So long as the denominator isn't 0 for a particular value of x this equation may as well read

x^3 - x^2 - x + 1 = 0

(Just multiply both sides by x^3 - x^2 + x - 1)

Just for reference when does x^3 - x^2 + x - 1 = 0?

Let's apply the Rational Root theorem:

Given a polynomial equation p*x^n + a*x^{n-1} + ... + bx + q = 0, the rational roots (if any exist) take the form of x = (+/-){factor of q}/{factor of p}.

In this case p = 1 and q = -1. So the rational roots of x^3 - x^2 + x - 1 = 0, if any exist, take the form of x = (+/-)1. We see immediately that x = 1 is a root. Thus x^3 - x^2 + x - 1 = (x - 1)(x^2 + 1) = 0 (by long division.) So the other two roots are x = (+/-)I, where I^2 = -1.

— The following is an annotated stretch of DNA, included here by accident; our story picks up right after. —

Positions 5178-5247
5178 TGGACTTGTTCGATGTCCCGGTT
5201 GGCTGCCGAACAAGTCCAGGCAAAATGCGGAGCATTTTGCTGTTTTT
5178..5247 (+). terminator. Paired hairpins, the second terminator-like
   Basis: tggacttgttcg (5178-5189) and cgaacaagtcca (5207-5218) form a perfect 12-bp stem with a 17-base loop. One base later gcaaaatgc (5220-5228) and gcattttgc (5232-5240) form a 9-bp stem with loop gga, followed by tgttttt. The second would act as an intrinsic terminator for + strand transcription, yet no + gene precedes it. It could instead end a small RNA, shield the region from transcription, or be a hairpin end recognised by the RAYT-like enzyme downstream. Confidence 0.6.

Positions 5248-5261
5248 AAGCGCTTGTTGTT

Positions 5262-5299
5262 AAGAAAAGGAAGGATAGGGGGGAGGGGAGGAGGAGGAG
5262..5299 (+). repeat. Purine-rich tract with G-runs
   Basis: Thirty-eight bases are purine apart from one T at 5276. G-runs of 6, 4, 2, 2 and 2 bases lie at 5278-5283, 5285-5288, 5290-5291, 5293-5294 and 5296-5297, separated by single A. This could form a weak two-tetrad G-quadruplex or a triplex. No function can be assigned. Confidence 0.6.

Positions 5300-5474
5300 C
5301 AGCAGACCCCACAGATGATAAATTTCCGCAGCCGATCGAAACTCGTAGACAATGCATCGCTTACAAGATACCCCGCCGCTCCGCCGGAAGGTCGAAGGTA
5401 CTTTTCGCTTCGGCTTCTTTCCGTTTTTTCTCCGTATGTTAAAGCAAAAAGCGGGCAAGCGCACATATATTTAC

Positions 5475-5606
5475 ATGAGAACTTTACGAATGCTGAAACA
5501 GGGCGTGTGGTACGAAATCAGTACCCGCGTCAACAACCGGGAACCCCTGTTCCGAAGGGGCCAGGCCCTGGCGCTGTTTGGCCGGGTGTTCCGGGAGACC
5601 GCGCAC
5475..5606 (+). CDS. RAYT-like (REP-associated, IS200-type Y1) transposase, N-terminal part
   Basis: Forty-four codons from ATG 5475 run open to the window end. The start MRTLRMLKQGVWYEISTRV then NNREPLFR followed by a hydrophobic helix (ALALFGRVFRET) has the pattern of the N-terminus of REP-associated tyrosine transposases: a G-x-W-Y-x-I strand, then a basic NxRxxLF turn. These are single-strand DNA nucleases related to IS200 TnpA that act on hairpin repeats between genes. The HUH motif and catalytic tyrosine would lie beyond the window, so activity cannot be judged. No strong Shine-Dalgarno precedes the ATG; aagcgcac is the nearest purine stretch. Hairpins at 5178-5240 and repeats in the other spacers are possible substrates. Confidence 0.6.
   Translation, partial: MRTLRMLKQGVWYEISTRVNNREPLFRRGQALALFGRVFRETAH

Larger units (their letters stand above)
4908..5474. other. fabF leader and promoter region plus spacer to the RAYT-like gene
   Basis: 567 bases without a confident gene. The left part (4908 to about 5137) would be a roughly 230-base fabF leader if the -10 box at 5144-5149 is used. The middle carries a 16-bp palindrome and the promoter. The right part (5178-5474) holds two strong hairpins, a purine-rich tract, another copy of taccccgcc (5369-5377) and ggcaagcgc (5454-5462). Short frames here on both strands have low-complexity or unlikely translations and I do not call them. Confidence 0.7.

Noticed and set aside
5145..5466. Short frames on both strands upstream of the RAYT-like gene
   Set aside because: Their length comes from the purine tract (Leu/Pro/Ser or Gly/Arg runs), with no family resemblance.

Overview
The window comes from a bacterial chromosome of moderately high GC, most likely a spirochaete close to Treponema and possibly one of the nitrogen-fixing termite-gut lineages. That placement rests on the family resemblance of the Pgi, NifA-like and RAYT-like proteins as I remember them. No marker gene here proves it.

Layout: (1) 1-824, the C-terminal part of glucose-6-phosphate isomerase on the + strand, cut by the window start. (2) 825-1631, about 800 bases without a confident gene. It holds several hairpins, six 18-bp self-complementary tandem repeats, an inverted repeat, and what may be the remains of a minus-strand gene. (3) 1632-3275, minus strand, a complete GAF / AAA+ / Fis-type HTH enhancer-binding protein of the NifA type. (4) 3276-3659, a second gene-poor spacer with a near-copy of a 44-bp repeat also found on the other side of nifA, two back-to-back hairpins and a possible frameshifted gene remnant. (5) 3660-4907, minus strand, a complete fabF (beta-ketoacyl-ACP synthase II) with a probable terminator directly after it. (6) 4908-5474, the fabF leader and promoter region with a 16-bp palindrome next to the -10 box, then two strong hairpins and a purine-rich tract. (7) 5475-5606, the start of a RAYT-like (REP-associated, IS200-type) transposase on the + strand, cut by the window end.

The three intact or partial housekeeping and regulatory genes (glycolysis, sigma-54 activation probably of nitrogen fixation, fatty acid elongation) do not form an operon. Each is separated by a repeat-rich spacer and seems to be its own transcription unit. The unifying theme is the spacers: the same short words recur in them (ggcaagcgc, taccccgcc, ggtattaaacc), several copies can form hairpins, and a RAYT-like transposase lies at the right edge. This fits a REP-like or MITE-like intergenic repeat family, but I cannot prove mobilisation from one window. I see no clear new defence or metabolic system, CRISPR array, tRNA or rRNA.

Thus our problem is

x^3 - x^2 - x + 1 = 0, x not equal to -1, (+/-)I.

Again, apply the rational root theorem.

Any roots of this equation will take the form of x = (+/-)1. We see that x = 1 is again a root. Thus

x^3 - x^2 - x + 1 = (x - 1)(x^2 - 1) = 0 (by long division)

The remaining two solutions are thus x = (+/-)1.

So our solution set is x = {-1, 1}, BUT we can't have x = -1. Thus the only solution to

x^3-x^2-x+1

----------------- = 0

x^3-x^2+x-1

is x = 1.

-Dan